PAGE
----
Sunday, May 20, 2012
Tarhonya is a Hungarian egg noodle that seems to be cooked differently by everyone I've asked... but this is the way my mother makes it (quite obviously the superior method). Though it's technically more like a pasta, I usually treat my tarhonya more like rice, mixing it with whatever's on hand in my fridge and stir-frying a bit. On its own it makes a great side-dish for more or less any meat or vegetable course.
Tarhonya noodles are a bit hard to find, but I've had luck at places with a lot of European imports and big grocery stores in neighborhoods with Jewish and Eastern European populations (Fairway had three different kinds when I lived on the Upper West Side, it was great). The different brands are variously referred to as tarhonya, egg farvel, and toasted barley noodles. Unfortunately none of those links are to actually purchasable products at the moment (unless you want to buy in bulk), but they should give you an idea of what to look for in the store and I'll update this post if I find a good seller online. You can also make your own noodles, which looks fairly simple, but I haven't done it yet as I've usually been able to find the pre-made noodles when I need them. I'll let you know if I try it out.
The way I cook tarhonya is similar to the way risotto is cooked. I use a wok, but you can also use a large pot or a frying pan with fairly deep sides. Have a lid or large plate on hand to cover the pan.
1 package tarhonya
1 tablespoon olive or vegetable oil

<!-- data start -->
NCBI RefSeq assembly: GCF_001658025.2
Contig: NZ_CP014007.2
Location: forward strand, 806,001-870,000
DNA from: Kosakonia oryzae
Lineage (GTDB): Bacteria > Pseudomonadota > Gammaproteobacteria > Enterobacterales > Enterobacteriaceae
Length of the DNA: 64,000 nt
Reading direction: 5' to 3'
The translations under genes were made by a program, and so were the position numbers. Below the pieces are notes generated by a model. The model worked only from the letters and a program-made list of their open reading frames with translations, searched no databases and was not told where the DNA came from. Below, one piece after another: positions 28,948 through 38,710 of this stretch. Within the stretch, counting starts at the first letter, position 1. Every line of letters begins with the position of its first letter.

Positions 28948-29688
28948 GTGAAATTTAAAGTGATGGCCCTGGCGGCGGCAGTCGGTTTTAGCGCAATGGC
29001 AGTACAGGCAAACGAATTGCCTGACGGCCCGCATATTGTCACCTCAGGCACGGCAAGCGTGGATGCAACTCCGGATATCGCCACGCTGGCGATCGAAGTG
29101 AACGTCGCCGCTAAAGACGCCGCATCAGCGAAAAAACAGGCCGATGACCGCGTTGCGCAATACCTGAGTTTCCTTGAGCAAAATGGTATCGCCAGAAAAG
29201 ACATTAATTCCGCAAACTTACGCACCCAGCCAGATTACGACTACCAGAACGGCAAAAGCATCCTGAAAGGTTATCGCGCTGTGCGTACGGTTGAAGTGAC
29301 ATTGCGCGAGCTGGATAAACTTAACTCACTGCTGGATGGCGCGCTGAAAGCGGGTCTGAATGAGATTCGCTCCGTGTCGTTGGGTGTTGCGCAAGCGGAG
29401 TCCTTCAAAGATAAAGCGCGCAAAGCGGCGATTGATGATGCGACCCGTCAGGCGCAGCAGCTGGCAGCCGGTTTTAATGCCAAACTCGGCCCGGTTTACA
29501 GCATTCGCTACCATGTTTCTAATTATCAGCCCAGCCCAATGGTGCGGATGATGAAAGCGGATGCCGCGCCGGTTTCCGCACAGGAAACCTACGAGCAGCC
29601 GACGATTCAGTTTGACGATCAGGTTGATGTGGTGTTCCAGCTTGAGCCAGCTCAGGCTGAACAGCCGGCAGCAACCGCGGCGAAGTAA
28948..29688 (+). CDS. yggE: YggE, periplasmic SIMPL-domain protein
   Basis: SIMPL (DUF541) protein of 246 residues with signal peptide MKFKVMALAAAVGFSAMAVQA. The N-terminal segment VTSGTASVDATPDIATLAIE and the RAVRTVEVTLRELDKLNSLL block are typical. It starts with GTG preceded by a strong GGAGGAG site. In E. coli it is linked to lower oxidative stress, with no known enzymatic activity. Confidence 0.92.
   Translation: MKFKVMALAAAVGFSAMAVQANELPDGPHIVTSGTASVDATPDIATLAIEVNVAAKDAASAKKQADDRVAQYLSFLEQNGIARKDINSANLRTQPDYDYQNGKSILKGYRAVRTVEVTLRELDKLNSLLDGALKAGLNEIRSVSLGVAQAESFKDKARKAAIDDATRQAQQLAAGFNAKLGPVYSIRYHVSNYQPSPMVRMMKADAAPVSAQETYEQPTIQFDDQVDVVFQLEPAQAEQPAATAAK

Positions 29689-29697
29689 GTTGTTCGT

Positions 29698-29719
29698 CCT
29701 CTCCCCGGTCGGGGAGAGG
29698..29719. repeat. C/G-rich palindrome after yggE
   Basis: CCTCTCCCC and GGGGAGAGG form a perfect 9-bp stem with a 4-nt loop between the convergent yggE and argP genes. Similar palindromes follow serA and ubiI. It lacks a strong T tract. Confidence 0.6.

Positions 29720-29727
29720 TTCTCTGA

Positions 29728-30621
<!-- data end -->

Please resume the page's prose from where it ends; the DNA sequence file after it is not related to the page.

4-5 cups broth at room temperature (I use vegetable broth)*
paprika to taste
additional ingredients to suit your palate
*A 12 oz package will use four cups or so of broth (I don't really keep track), but if you run out you can use warm water towards the end--broth adds flavor, but water will cook the noodles just as well.
Heat the oil in the bottom of your pan on a medium-low setting. Add the tarhonya and slowly toast until lightly browned (if you're using the Manischewitz kind it's already toasted, but do heat it a bit in the oil). Take your time with this--the tarhonya won't cook right or taste very good if you burn it.
When the tarhonya is toasted, stir in about 1/2 cup of the broth. Continue stirring (like risotto) until the broth has been mostly absorbed, and add another 1/2 cup. Keep doing this until the tarhonya is tender but still firm and all of the broth has been absorbed. Stir some paprika through the noodles. Put the lid (or plate) on the wok/pot/pan and let the tarhonya and let it sit for ten minutes.
While you're waiting, chop up some onions and sautee them in butter or oil with a bit of paprika and garlic powder (or fresh garlic). Mix this with the tarhonya and serve for a traditional-style dish, or stir-fry briefly with vegetables, sausage, cheese, or whatever you have on hand for an original one. The version pictured at the top of this entry has sauteed onions, chunks of grilled sausage, and daikon greens (my latest food obsession).